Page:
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Mediocre Murders 

Top Hat's Agatha Christie production doesn't thrill our reviewer, but less-fussy folks may find it enjoyable

It's no mystery why the new Top Hat Theatre Club, which is devoted to comedy, would present as its second production an Agatha Christie play. The script now variously known as And Then There Were None or Ten Little Indians was considered fairly gripping when it opened during World War II, but now, 60 years on, Top Hat plays it for laughs. As such, the story completely loses its elements of fear and paranoia, but even if the script were played straight, could anybody take it seriously anymore? Probably not, so a comedy it is.

The show opened in London in 1943 with the title of the 1939 Christie novel on which it was based, Ten Little Niggers. From the start, Christie began shining bright little lights into the book's darker corners, and even gave the play a happier ending. The New York production the following year dubbed the play Ten Little Indians, which seemed a good idea at the time, but now that the term "Indian" is in disrepute, the play is often given under the more neutral title And Then There Were None.

Christie owes her original titles and her plot to a typically gruesome nursery rhyme in which 10 little boys of the ethnicity of your choice fall by the wayside, one by one. The first chokes to death; the second merely oversleeps; one is swallowed by a red herring (always a danger in mystery writing), and so forth.

In Christie's play, 10 fairly ordinary people, all of whom turn out to be suspected but unconvicted murderers--or so they are accused--are invited to spend the weekend on a remote island off the coast of England. They have never met each other, nor even the hosts, who manage not to show up. Even before dinner is served, the guests begin to die in ways that echo the nursery rhyme, and as each one expires, an Indian figurine vanishes from a table in the sitting room.

There's no contact with the mainland, and nobody's on the island but the 10 people in the house, so one of the guests obviously must be the murderer. But which one? And will it even be clear once we're down to two survivors?

Christie does inject some intentional humor into the script, but one reason it's difficult to take the rest of it seriously is that she offers only vague characterizations; these people aren't much more individualized than the little Indian figurines that slowly disappear from the end table. They're exactly like a row of pawns in Christie's little chess game.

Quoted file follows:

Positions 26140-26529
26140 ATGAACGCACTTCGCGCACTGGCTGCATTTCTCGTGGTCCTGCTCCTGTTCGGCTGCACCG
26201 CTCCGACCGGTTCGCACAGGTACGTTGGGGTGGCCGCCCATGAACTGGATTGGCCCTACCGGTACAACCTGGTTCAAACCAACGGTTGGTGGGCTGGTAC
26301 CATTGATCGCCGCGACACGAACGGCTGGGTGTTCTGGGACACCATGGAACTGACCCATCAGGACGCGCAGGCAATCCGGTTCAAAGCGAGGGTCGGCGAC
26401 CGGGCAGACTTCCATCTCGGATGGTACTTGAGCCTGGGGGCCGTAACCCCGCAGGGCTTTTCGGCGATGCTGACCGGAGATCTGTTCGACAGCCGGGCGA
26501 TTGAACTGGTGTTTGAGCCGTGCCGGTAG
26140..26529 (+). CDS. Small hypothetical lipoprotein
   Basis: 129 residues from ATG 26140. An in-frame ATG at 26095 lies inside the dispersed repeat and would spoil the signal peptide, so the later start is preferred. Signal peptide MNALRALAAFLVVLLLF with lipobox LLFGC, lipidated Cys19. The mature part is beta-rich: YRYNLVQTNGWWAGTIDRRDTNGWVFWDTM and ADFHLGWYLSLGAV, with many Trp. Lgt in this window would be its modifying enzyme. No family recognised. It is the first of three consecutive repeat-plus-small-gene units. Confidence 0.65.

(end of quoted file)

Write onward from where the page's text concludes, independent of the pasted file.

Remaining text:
All right, this is extreme. The characters are differentiated, but only by type, not really by personality. Consider the prudish Miss Brent, who sneers at a "world which will never improve until we stamp out immorality." But what, exactly, is her personal story, her motivation? All Christie gives us is an old sourpuss we won't be sorry to see stacked atop the pile of corpses in the next room.

Most of the Top Hat actors do what they can to bring those types to life, but the puzzle is the real point here. Which is probably a good thing, because the acting is rather uneven, in more ways than one. Some of the actors seem much more comfortable with their lines and characters than others, and the English accents are somewhat uneven. Beyond that, we're faced with a wide range of acting styles. Tom Potter, as the servant Rogers, plays everything broadly for laughs, which is fine, because he's the comic relief; at the other extreme is Sean O'Connell, soft-spoken and understated as a "nerve" doctor who could use a bit of his own medicine. The others fall at various points in between, and this inconsistency of tone is the production's main liability.

A couple of other little things don't work quite as well as you'd expect, considering the reliability of the leads. James Mitchell Gooden and Sara Thompson, for example, don't quite develop the chemistry they should; Thompson, who is otherwise quite good as the mysterious hosts' efficient but increasingly fearful secretary, doesn't respond to the flirtation of Gooden's cocky Capt. Lombard in sufficient kind. Otherwise, the two actors are perfectly enjoyable to watch, as are Bruce Biezski as a judge with certain secrets and Paul Hammack as a disheveled ex-policeman who's floundering in an unfamiliar social circle. And we're sorry to see James Wilson's callow and glib young character get bumped off early in the show, disagreeable as he is.

Bieszki's direction keeps everything moving smartly, even when Christie herself doesn't help with the slow pacing of her first act. Presenting the play in the round means the company can mount the production on a shoestring, with just a few pieces of furniture and some apt costuming (courtesy of Elizabeth Gooden, who also takes a minor role on stage).

Less-fussy theatergoers than I will likely find this production to be mostly satisfactory, and there's always something grimly attractive about a play with such a high body count.

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